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Delusions of reference represent a common symptom in people diagnosed with schizophrenia. Patients exhibiting this symptom might believe neutral comments carry personal messages directed at them, which often come in negative forms. These communications might come from television, radio, or pedestrians on the street. Messages might also come from objects or events with no basis in reality. In addition to schizophrenia, symptoms might occur in patients with bipolar disorder, major depressive disorder, and dementia.
People experiencing delusions of reference absolutely believe these messages are real, which might include non-verbal cues coming from others or actual words. They might believe an event’s sole purpose centers specifically on disclosing some missive to them. If the delusion involves an object, schizophrenics might believe it was placed there purposely to send them personal information, despite contrary evidence.
Delusions can be linked to mood or considered neutral. A schizophrenic suffering depression might interpret delusions of reference with a sense of doom. If the patient suffers a manic episode, the communication received might provoke a sense of invincibility. When in a neutral state, the patient might think thoughts are being put into his or her head.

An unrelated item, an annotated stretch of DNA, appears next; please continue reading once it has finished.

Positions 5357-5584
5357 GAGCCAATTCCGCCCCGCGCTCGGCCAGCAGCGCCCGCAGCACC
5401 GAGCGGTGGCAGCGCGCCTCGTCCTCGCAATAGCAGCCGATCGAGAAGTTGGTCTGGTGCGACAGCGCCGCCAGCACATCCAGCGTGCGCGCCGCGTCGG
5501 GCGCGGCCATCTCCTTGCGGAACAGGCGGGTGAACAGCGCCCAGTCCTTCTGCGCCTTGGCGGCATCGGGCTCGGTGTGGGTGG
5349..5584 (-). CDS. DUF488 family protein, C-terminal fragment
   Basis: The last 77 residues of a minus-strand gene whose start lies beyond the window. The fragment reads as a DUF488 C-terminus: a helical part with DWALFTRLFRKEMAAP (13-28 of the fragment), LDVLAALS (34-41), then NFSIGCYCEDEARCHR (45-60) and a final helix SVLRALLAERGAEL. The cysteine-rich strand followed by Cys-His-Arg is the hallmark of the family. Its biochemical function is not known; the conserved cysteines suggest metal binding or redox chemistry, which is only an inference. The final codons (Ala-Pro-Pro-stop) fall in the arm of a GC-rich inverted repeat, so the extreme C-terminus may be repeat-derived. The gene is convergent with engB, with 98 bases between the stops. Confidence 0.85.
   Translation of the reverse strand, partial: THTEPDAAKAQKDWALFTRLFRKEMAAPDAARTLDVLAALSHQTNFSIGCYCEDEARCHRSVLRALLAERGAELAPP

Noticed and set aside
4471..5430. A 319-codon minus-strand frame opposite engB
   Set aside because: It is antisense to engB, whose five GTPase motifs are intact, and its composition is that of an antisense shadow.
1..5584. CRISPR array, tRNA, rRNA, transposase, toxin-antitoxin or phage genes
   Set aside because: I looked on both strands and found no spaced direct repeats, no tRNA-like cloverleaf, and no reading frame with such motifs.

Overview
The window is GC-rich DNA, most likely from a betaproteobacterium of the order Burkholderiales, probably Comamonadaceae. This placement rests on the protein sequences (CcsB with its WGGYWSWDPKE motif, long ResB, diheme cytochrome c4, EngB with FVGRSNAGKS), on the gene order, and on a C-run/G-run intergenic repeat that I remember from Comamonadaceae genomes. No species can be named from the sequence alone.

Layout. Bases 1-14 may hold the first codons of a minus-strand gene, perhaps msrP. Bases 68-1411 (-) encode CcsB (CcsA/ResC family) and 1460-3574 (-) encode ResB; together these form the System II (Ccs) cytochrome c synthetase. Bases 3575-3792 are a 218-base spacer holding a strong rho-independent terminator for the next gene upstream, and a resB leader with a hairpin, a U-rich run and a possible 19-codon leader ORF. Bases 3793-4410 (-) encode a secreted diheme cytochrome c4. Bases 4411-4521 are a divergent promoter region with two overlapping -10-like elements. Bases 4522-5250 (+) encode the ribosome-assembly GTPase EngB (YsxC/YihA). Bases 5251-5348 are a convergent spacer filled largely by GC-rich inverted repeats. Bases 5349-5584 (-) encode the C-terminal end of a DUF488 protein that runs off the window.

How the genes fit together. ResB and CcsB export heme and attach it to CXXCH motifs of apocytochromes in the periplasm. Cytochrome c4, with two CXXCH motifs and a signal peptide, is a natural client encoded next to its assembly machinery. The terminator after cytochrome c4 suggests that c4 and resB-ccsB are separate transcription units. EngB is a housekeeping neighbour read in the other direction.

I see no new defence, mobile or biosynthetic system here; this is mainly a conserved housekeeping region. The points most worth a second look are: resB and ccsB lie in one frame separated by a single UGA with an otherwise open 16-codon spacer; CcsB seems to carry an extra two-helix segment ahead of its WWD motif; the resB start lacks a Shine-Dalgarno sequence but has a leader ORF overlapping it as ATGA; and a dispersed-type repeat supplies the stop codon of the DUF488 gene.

One study found increased neural activity in several parts of the brain when delusions of reference occurred. Researchers asked personal questions intended to produce delusions and measured brain activity through magnetic resonance imaging. Results of the research indicated brain activity increased when patients strongly believed their delusions. Generic, impersonal questions failed to provoke the same responses.
Delusions might focus on various themes, with delusions of persecution defining the most common symptom linked to schizophrenia. These patients believe someone wants to harm them when no proof exists. They might think they are being followed or spied upon as part of a conspiracy. Both delusions of persecution and delusions of reference fall into the non-bizarre category of symptoms, defined as probably not true, but possible.
Bizarre delusions might include delusions of control where the patient believes outside influences control his or her thoughts or actions. The patient might think thoughts can be heard and manipulated by real or imaginary people, aliens, or forces. Bizarre delusions cannot possibly occur or be proven scientifically.
Other common delusions linked to mental disorders include delusions of guilt and delusions of grandeur. A schizophrenic might believe he or she is responsible for a negative event when the patient had nothing to do with it. He or she might feel the need for punishment for imaginary sins. Delusions of grandeur typically give the patient a sense of remarkable power or talent without any proof.